The Dow Jones Industrial average hit a new high on Tuesday, beating the previous record set in 2000. The index of 30 blue chip stocks ended the session at 11,727.34, breaking the old record by five points. Analysts attribute the record gains to falling oil prices and growing investor confidence.
Tuesday's record setting pace came on the second straight day of sharply lower oil prices.
Alec Young is an Equity Market Strategist at the investment-rating firm Standard & Poor's. "After peaking in July at $78 a barrel, West Texas intermediate crude oil is currently trading at $59 a barrel -- down about 25 percent. And we think one of the big drivers of that is an anticipation of slower growth, not only in the U.S., but globally."
And that's helping to ease inflation concerns among investors. It's also putting more cash back into consumer's pockets.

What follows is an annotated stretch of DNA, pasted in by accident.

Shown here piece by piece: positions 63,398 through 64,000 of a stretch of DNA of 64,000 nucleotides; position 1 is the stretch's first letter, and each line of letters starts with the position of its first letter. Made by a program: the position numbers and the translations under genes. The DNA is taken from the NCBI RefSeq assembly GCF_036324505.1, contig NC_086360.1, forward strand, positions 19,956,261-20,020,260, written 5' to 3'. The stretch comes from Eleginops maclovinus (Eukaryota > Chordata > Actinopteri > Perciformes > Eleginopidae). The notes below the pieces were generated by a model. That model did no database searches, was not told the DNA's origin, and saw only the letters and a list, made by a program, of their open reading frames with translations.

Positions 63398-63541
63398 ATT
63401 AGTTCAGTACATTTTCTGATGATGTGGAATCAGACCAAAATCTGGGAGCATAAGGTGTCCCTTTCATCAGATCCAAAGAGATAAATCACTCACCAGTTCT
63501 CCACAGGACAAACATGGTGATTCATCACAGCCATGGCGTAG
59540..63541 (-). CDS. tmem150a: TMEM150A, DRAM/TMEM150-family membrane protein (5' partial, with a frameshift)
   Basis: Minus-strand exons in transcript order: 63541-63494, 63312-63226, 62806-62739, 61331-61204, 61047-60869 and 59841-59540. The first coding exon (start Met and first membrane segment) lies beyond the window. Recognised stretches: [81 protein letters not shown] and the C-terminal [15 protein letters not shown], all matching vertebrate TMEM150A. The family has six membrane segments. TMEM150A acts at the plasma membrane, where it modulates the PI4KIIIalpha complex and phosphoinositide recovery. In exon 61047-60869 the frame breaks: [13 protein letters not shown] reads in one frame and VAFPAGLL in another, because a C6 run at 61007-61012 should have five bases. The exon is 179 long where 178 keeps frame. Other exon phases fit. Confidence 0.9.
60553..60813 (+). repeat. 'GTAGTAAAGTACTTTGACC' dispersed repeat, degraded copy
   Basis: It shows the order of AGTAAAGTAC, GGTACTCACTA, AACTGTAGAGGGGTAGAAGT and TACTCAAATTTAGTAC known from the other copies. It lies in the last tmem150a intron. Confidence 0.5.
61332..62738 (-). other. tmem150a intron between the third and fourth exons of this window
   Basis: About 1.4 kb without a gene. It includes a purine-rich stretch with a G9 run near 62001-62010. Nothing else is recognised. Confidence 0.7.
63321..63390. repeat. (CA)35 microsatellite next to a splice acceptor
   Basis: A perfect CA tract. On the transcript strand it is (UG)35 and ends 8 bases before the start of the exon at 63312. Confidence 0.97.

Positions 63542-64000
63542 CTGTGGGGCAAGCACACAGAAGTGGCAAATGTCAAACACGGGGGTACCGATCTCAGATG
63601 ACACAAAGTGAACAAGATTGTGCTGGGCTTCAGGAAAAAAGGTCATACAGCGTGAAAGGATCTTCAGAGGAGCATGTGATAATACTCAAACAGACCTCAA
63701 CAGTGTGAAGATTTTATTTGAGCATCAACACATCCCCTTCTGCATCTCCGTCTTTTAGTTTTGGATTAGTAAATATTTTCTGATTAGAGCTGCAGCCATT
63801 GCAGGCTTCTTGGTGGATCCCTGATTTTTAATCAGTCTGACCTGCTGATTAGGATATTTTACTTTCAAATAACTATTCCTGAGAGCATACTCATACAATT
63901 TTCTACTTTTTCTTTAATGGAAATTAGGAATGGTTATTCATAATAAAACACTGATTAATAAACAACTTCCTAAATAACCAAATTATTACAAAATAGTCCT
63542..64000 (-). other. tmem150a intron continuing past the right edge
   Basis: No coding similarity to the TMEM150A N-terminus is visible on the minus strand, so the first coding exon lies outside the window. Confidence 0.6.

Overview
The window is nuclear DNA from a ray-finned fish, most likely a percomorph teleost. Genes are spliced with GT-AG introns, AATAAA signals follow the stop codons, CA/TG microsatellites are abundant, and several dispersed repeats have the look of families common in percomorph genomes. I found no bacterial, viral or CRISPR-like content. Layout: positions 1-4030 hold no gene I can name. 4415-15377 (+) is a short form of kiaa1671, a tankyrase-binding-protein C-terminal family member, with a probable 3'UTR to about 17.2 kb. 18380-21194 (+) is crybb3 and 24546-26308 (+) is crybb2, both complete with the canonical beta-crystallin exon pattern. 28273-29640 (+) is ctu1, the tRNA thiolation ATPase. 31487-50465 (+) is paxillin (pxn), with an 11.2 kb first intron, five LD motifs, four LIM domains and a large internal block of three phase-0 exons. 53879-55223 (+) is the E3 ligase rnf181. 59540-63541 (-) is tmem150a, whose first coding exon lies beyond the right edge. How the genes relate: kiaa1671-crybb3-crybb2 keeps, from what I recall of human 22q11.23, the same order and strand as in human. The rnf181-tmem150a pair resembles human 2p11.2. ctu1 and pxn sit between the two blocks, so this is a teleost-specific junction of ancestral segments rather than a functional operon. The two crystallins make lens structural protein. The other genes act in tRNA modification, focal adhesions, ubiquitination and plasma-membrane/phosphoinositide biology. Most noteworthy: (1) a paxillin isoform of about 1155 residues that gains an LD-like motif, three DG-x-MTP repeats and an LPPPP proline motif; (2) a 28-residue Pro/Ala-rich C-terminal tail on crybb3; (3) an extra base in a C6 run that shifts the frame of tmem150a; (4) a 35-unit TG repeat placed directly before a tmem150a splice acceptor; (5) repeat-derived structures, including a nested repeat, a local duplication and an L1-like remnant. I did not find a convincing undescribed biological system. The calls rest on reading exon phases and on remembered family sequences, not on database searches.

One woman is optimistic. "It's actually going to help with my holiday spending and I'm starting to think about the holidays."
Overall, Young says the economic picture looks favorable. "We have a more benign inflation outlook, the Federal Reserve is widely expected to be done raising rates now and people are looking ahead to possible easing of interest rates, so that tends to be better for the economy, help the economy continue to grow, albeit at a slower pace."
It has taken more than six years for the Dow Industrial index to make it back into record territory.
Hugh Johnson, the chief investment officer at Johnson Illington Advisors says that's how long it's taken to absorb the shocks of September 11th, the war in Iraq, the collapse of the dotcom bubble and a string of corporate scandals that drove many investors away. "Once you kill of confidence, it takes a long time to rebuild confidence."
Johnson says earlier fears that high energy prices and rising interest rates might push the economy into recession have given way to optimism that the current economic slowdown will be mild. "No hard landing or recession. That's what the Federal Reserve wants, that's what investors want. And I think that's as much reason as any that the market is going higher and we're setting this new high"
Although the gains provide a psychological boost, analysts say the index of major stocks is a narrow gauge of the stock market. Some investors warn that it is still unclear which direction the U.S. economy is headed.